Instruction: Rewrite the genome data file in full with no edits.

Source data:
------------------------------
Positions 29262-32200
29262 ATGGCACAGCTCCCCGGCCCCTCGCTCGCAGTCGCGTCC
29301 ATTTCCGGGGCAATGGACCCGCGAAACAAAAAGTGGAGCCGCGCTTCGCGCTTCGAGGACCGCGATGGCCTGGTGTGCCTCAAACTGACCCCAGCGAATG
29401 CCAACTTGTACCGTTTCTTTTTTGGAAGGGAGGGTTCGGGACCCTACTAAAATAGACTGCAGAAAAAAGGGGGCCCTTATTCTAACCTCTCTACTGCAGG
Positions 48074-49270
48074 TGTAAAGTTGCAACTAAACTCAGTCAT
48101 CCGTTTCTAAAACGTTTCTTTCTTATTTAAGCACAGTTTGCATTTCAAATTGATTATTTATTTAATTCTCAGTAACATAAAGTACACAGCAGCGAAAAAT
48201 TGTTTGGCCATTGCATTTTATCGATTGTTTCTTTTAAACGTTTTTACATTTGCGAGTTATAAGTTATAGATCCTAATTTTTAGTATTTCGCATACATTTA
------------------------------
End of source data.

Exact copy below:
Positions 29262-32200
29262 ATGGCACAGCTCCCCGGCCCCTCGCTCGCAGTCGCGTCC
29301 ATTTCCGGGGCAATGGACCCGCGAAACAAAAAGTGGAGCCGCGCTTCGCGCTTCGAGGACCGCGATGGCCTGGTGTGCCTCAAACTGACCCCAGCGAATG
29401 CCAACTTGTACCGTTTCTTTTTTGGAAGGGAGGGTTCGGGACCCTACTAAAATAGACTGCAGAAAAAAGGGGGCCCTTATTCTAACCTCTCTACTGCAGG
Positions 48074-49270
48074 TGTAAAGTTGCAACTAAACTCAGTCAT
48101 CCGTTTCTAAAACGTTTCTTTCTTATTTAAGCACAGTTTGCATTTCAAATTGATTATTTATTTAATTCTCAGTAACATAAAGTACACAGCAGCGAAAAAT
48201 TGTTTGGCCATTGCATTTTATCGATTGTTTCTTTTAAACGTTTTTACATTTGCGAGTTATAAGTTATAGATCCTAATTTTTAGTATTTCGCATACATTTA